Custodial Care – care that does not require specialized training or services. Assistance with activities of daily living, as well as with self-administration of medications and preparing special diets. Examples: help in walking, eating, and taking medicine. These may be referred to as Activities of Daily Living (ADL). D
Dementia – a term which describes a group of diseases (including Alzheimer’s disease) which are characterized by memory loss and other declines in mental functioning.
Durable Power of Attorney (DPOA) – a document which names a person who will act as someone’s agent and who will make decisions on their behalf, if they are incapacitated. The power of attorney can be restricted to a specific area (such as health care) or can cover broad decision-making responsibilities. Consult an attorney for more details.
Durable Medical Equipment/Home Medical Equipment (DME/HME) – equipment that enables independent functioning such as walkers, wheelchairs, oxygen, lift chairs, etc. E
Emergency Response Systems/Personal Response System (ERS/PRS) – also called lifelines or personal emergency response systemsa call button usually worn by the older individualwhich can be pushed to get help from family, friends, or emergency assistance in case of emergency. F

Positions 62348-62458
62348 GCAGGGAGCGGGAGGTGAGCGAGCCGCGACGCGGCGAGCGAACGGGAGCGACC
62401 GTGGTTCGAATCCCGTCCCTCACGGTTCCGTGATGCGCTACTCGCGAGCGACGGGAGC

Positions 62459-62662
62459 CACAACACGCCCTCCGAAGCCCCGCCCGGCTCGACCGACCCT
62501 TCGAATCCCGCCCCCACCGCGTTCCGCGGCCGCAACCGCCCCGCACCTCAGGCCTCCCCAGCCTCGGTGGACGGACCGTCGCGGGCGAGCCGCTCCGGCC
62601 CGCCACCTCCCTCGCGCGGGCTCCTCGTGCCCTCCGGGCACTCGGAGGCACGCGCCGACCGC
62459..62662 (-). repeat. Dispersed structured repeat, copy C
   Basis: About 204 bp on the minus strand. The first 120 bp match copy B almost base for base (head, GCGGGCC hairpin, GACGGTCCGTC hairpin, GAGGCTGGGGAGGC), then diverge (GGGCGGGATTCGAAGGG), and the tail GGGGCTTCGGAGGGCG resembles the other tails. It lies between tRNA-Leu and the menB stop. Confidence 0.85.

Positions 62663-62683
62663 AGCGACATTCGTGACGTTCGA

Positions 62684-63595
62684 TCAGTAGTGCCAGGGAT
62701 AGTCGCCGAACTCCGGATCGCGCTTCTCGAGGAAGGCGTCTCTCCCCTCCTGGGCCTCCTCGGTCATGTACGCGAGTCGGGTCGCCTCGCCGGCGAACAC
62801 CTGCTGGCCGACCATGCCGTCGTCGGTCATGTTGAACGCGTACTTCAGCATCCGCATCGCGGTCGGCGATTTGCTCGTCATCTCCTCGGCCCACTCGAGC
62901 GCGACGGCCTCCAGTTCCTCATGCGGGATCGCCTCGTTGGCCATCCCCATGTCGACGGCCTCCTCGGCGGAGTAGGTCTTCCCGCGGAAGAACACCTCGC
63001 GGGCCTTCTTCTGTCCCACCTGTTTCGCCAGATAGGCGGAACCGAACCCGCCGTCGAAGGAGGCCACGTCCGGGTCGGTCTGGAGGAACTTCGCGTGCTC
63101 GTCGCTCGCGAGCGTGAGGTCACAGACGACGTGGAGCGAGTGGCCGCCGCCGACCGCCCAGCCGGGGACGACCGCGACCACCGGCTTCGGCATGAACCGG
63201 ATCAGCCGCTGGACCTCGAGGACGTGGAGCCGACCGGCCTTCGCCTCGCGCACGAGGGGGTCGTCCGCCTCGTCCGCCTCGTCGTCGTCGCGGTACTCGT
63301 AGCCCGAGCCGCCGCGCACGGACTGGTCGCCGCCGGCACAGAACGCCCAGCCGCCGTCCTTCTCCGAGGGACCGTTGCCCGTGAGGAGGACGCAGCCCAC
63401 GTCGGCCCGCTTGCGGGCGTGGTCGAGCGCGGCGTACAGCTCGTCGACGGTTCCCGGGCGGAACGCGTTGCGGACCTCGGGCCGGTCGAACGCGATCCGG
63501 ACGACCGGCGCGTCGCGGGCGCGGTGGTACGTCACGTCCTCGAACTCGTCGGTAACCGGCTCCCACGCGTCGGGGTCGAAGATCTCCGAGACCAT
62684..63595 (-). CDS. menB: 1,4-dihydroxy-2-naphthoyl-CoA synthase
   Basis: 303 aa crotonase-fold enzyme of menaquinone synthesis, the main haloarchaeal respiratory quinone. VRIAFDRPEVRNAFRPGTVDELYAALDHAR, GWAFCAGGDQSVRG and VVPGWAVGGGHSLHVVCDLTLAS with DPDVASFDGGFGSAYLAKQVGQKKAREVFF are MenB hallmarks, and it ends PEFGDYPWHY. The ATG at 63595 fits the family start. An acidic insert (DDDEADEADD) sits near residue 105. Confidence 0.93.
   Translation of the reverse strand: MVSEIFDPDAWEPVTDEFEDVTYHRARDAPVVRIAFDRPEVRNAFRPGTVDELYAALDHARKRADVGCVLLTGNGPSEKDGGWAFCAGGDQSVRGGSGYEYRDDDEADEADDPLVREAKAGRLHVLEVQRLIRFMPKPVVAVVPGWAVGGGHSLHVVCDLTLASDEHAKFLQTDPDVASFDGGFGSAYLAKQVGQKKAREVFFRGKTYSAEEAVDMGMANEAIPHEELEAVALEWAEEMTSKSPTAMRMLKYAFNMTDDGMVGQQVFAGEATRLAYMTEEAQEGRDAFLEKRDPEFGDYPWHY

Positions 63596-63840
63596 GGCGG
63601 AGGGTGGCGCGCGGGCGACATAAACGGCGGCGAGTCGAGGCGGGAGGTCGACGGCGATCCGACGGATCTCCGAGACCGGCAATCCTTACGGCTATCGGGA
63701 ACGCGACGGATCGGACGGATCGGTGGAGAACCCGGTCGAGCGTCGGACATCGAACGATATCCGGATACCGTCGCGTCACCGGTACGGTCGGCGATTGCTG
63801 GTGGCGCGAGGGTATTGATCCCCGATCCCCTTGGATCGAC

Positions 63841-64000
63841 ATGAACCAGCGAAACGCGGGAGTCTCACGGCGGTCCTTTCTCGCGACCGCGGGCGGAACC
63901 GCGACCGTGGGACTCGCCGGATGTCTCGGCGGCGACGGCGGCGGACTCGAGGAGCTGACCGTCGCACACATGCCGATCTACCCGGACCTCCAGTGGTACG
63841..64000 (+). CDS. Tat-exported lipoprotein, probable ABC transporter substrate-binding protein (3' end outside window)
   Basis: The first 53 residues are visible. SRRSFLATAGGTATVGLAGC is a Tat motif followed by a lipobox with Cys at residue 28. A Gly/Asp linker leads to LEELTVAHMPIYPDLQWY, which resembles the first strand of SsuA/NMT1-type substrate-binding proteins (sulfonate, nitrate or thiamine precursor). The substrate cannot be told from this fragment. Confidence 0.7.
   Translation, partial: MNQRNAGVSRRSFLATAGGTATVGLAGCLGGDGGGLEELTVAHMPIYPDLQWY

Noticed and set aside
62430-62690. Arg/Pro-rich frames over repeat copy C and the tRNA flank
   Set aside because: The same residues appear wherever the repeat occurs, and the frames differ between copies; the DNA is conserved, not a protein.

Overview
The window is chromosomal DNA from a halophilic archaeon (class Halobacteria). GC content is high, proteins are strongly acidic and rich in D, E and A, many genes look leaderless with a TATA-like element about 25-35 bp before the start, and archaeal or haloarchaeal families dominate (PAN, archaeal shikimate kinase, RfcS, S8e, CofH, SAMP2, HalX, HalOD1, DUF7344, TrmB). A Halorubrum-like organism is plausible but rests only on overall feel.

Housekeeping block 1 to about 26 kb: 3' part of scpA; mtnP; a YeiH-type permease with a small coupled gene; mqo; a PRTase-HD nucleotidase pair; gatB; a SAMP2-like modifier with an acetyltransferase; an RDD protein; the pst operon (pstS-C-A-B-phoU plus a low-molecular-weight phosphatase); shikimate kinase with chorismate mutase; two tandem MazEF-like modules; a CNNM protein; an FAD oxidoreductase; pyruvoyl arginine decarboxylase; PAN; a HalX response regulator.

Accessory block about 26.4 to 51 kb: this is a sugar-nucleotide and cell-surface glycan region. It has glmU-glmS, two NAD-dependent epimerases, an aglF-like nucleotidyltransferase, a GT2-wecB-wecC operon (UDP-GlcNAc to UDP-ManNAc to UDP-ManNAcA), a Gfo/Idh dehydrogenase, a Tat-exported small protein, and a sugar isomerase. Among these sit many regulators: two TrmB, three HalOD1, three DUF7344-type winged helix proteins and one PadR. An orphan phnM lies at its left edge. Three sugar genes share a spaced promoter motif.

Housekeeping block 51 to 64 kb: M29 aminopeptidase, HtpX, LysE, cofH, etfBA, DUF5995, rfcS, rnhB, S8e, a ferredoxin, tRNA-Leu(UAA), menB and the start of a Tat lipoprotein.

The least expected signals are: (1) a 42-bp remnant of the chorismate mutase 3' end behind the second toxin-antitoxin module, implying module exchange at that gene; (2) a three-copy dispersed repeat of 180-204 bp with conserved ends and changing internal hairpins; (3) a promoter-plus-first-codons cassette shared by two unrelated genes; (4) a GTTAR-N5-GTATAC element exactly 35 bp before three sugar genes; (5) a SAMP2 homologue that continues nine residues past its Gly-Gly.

Fee for service – a method of charging for services rendered. G
Guardianship – legal arrangement in which the court appoints a surrogate decision-maker to act on someone’s behalf because they are declared incompetent. May include guardianship of the person, estate (finances), or both. The guardian may or may not know this person, depending on the situation at the time of the appointment. H
Health Maintenance Organization (HMO) – an organization that provides a comprehensive range of health services including hospitalization, preventive care, and diagnosis. HMOs require members to use specific health care services (doctors, hospitals, etc.) in the HMO’s “network.” The HMO will pay less or nothing if members go outside the network.
Home Delivered Meals (HDM) or “Meals On Wheels” – (MOW)delivers nutritionally sound meals five or more days a week to those who cannot purchase their own groceries or prepare meals.
Home Health Aide (HHA) – a semi-skilled professional, often employed by a home health agency, who provides in-home assistance with activities of daily living (ADLs).
Home Health Care – includes a wide range of health-related services such as assistance with medications, wound care, intravenous (IV) therapy, and help with basic needs such as bathing, dressing, mobility, etc., which are delivered at a person’s home.